Director: Kenji Nakamura
Screenplay: Kenji Sugihara, Shinsuke Onishi and Toshiya Ono
Voice Cast: Maaya Uchida (as Hajime Ichinose); Daisuke Namikawa (as Jō Hibiki); Ryota Ohsaka (as Sugune Tachibana); Aya Hirano (as Paiman); Ayumu Murase (as Rui Ninomiya); Daisuke Hosomi (as O.D); Kotori Koiwai (as Utsu-tsu); Mamoru Miyano (as Berg Katze)
Based on the Tatsunoko Productions created franchise
Viewed in Japanese with English Subtitles
Remakes and reinterpretations are common in anime. Resurrecting a classic franchise or character makes practical sense - the potential nostalgia can sell it but also a complete reinterpretation can bring an old franchise back to life for a new audience. This is only a problem for me, as it has been the case for mainstream cinema, when everything is this with no original ideas. Anime follows comics books, and characters have been resurrected in manga form too, in that it's as much to bring a franchise back to relevance or appealing to an older fan base as it is to capitalise on a brand in many of the cases I've seen. Depending on what I watch for the blog, I'll end up covering multiple versions of the same character even if they're not necessarily popular in the West - Lupin the 3rd, Sailor Moon, Cutey Honey, the Dirty Pair, Golgo 13 and an entire Japanese Justice League of heroes and anti-heroes, even the villains likely to be brought back in a fresh lick of paint for a new TV show or spin-off. Gatchaman is known in the West as Battle of the Planets, with the franchise in Japan a jewel in the crown of Tatsunoko Productions, who've specialised in superhero characters like them alongside other genres of anime. Gatchaman Crowds is pretty radical, however, in comparison to the previous version or what you'd expect for a superhero story.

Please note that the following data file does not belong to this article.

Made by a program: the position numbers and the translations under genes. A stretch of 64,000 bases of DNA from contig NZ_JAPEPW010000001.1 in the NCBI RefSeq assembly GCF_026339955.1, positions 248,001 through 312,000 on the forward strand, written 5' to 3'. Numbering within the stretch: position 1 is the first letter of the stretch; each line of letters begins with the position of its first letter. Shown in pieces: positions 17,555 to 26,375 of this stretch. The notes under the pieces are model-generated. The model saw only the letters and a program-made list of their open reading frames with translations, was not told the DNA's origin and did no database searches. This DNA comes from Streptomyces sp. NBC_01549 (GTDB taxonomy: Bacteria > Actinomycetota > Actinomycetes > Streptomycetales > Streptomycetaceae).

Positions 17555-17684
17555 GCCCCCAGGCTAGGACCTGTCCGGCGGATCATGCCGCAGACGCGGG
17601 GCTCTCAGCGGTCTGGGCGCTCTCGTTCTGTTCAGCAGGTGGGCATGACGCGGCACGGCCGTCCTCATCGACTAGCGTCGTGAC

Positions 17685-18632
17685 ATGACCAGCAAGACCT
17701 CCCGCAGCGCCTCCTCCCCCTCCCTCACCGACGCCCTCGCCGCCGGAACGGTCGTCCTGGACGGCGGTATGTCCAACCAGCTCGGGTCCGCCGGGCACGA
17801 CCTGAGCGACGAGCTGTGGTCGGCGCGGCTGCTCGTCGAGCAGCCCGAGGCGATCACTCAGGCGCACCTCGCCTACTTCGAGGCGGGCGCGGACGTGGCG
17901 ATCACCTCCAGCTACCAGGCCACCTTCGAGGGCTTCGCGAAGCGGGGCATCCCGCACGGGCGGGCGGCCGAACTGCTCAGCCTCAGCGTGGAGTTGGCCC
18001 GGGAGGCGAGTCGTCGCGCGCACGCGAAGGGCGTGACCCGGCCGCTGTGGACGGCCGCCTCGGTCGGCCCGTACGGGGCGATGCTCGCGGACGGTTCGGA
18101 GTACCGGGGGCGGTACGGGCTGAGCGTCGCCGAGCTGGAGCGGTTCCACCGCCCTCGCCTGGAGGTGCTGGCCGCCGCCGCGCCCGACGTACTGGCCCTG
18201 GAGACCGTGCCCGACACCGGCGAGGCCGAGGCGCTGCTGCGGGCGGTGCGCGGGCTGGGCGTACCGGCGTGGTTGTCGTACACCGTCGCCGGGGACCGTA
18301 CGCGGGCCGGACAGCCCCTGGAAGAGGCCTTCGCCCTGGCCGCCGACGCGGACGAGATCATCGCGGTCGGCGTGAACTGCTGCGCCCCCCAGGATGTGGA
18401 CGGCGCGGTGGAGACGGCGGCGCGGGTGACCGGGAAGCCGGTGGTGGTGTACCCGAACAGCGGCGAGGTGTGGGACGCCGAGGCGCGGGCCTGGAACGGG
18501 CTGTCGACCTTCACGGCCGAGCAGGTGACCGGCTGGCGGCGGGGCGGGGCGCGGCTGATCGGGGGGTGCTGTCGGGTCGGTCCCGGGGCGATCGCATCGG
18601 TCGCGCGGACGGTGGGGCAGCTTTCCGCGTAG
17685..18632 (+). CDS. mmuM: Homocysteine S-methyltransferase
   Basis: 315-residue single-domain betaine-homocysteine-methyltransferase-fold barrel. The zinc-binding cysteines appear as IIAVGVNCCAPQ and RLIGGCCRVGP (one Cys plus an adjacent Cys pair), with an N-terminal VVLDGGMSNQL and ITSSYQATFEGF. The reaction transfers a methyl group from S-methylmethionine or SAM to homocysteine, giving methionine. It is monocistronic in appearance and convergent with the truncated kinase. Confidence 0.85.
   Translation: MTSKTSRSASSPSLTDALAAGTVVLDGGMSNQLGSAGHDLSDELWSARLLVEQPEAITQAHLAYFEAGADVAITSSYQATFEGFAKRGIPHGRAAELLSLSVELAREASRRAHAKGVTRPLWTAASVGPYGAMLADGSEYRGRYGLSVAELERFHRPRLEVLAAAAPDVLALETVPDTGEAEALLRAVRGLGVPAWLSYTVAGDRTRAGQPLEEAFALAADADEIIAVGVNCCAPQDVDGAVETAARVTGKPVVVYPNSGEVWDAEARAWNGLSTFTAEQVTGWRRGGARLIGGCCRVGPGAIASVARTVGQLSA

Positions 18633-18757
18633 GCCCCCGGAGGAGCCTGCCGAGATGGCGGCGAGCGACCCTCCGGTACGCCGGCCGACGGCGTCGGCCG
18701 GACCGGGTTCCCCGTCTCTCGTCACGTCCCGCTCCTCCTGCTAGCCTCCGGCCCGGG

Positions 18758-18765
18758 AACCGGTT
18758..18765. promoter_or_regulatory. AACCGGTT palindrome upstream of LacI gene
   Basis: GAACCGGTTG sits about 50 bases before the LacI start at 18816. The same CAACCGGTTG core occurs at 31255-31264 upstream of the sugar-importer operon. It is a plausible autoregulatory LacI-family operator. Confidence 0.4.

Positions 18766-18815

A carefree high school girl with her head in the clouds, Hajime Ichinose, is suddenly brought into secret Gatchman organisation to become the newest member. Hilariously, the series never attempts to explain why she was chosen in this season, as if the screenplay wisely decided to excise the part of storytelling which bogs it down where it has to establish the origins of a character. Some of it is missed, as I will get into later, but in cramming all the exposition of what the Gatchamen are in the first fifteen minutes of the first episode allows it to get on with the meat of the show. All that matters is that Hajime now has a special electronic notebook which is connected directly to her consciousness, able to turn her into an armoured warrior to fight aliens. Amongst this team there are three good aliens - the warmhearted O.D., the mysterious Utsutsu Miya who is melancholic and can duplicate herself amongst other abilities, and their leader Paiman, a small alien that looks like a panda - and two fellow human beings, the civil office worker Joe Hibiki and Sugane Tachibana, a fellow high school student who is continually mortified by Hajime's behaviour. When she befriends the aliens they're supposed to be killing, to the horror of almost everyone, a real threat appears in the form of the alien Berg Katze, a flamboyant shape-shifter who intends to get humanity to destroy themselves through GALAX, an elaborate community spearheaded by Rui Ninomiya which the later intends to use to make the world a better place.